Dan Nelson, Community Fundraiser in North-East England, is looking ahead after a challenging year.
Gradually, restrictions are easing and we are looking forward to getting out more and meeting our supporters again. It’s been a difficult year for everyone, and community fundraising is no exception.
I’d been in post for one fun and successful year before the pandemic – the North East was buzzing with fundraising for Alzheimer’s Society!
We have four active voluntary fundraising groups and I’d built strong relationships with local businesses, with good leads for potential new partnerships.
Then COVID hit and it all stopped overnight. Community groups could not host their annual ball or ladies’ night, businesses were empty and the energies that drive Charity of the Year partnerships had to be used elsewhere.
We immediately began promoting our emergency appeal to all our partners and throughout our networks. As colleagues went on furlough, I was thanking and keeping in touch with more supporters than I normally would.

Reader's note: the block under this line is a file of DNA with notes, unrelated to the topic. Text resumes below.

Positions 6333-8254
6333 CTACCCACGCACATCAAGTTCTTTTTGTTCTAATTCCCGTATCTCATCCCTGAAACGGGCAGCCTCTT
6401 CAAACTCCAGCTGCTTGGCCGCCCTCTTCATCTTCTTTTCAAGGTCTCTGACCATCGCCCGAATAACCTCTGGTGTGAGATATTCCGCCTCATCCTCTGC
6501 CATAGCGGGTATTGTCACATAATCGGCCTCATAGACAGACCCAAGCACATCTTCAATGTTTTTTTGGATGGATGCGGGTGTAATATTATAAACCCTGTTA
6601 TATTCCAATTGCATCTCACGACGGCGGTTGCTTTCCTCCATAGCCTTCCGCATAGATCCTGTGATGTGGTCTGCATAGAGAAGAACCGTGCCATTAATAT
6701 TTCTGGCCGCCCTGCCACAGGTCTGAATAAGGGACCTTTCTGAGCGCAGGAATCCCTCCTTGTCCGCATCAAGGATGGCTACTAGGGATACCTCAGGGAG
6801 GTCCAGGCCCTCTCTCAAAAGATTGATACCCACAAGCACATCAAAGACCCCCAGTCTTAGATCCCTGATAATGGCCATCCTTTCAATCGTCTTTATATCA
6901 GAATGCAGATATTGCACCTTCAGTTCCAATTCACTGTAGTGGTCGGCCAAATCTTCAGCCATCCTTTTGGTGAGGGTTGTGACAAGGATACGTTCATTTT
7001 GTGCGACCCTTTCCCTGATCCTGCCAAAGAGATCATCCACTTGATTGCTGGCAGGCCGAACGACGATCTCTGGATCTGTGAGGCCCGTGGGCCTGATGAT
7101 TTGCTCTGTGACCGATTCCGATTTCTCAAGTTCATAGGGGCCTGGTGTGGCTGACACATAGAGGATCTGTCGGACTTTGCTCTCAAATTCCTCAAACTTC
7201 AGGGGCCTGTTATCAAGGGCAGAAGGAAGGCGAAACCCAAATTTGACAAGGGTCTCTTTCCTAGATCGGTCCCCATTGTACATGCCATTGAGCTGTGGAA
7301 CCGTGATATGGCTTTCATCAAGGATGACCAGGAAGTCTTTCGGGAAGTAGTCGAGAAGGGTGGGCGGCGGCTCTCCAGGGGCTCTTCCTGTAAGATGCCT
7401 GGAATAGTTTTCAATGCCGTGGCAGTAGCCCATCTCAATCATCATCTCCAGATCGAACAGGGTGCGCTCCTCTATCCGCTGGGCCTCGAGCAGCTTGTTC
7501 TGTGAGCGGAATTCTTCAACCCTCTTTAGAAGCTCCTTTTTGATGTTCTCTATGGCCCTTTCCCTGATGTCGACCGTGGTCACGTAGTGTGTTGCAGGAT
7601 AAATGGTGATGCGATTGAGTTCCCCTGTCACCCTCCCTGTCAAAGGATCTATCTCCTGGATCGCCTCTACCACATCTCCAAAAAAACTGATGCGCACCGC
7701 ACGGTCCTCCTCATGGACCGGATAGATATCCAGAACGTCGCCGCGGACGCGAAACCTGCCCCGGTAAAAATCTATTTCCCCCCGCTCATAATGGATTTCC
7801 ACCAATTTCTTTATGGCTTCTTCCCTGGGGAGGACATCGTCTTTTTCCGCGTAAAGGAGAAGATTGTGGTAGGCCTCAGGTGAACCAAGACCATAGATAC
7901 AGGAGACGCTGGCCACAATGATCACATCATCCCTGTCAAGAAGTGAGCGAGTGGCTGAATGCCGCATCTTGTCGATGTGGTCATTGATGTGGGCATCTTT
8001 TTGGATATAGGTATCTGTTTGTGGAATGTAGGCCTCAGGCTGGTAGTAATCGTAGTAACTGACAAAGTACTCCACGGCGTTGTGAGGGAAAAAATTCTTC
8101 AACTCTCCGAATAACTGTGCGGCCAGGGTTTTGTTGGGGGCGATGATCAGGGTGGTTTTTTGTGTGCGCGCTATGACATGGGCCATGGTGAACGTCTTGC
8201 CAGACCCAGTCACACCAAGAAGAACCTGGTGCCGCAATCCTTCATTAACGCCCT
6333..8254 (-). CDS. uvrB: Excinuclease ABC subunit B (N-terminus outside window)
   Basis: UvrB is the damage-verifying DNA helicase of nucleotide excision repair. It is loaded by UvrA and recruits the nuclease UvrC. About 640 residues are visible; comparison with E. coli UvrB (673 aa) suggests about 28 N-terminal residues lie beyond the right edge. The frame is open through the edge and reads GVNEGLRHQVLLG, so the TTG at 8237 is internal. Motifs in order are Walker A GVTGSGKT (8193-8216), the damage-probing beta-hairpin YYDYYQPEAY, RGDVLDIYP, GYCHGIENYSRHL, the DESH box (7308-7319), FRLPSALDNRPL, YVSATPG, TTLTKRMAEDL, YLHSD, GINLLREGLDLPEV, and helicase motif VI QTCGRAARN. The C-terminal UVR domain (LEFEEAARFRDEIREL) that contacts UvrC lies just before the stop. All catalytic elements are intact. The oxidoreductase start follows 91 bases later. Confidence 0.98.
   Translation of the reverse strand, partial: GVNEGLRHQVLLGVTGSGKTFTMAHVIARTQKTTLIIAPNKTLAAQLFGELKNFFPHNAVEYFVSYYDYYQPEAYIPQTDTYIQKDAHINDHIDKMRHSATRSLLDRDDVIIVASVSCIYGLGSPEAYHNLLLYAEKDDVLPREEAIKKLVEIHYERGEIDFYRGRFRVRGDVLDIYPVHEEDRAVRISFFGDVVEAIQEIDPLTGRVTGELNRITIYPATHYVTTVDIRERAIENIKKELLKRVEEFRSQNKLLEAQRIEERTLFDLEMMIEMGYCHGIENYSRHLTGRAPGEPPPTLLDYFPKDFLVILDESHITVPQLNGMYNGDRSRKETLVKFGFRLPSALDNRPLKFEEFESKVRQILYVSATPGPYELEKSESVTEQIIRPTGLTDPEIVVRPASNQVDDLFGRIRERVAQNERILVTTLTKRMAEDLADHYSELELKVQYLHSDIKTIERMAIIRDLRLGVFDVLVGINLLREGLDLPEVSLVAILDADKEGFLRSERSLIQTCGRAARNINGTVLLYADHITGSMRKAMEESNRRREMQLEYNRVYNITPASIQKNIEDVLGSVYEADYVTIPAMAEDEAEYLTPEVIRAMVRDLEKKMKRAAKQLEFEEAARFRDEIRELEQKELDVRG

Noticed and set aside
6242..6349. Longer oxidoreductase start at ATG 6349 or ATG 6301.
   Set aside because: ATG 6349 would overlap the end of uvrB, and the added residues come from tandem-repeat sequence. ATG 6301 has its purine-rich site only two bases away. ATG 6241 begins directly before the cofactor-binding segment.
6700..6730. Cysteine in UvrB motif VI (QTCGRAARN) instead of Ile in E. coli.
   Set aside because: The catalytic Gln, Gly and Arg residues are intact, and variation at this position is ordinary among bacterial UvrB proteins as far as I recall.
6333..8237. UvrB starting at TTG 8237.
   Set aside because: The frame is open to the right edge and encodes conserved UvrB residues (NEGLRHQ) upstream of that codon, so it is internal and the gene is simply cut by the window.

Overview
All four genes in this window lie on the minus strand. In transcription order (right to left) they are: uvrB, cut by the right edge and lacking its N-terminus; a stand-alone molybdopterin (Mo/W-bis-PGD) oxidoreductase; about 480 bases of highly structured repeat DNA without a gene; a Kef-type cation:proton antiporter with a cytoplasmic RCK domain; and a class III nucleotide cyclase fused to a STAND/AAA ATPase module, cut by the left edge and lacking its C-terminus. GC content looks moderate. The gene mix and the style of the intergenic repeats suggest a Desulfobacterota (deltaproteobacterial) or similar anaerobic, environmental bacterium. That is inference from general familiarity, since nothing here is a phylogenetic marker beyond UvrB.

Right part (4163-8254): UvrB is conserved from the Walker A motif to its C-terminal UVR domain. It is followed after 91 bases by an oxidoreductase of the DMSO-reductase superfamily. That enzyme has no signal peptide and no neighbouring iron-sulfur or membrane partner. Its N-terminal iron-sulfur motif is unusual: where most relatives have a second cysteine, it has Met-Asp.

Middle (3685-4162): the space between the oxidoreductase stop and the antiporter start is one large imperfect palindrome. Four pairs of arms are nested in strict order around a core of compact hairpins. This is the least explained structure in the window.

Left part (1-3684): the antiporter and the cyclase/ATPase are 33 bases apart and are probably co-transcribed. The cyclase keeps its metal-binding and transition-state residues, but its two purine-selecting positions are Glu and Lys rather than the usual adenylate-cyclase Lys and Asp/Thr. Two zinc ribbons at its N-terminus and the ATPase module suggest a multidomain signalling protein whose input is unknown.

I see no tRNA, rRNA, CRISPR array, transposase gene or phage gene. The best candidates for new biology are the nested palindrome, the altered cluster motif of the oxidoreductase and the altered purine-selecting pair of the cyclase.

I started making an extra 50 calls a week to people involved in events like Cupcake Day.
Even now, I’m speaking to supporters I’d never have had contact with before – people taking on treks or asking about leaving a gift in their will.
I have had to adapt to working from home permanently and all that brings, including just not moving enough and making sure I go for walks to avoid back pain and Zoom fatigue.
I’ve had personal challenges, as everyone will have in one way or another. My two-year old daughter spent months at home with myself and my wife (who also has a very demanding full-time job) and became a regular feature on team meetings, including screaming for attention in the background!
But there are positives too. I have always felt very well supported by my colleagues and seeing each other in our homes has really bonded us together.
As our team has evolved, we’ve integrated what we do with Dementia Friends and dementia-friendly communities to form a new fundraising powerhouse – the Regional Engagement team.
The future’s looking brighter and I’m super proud to have lived through this remarkable period of history with Alzheimer’s Society.
We’re determined to raise the funds necessary to be there for people affected by dementia when they need us the most.
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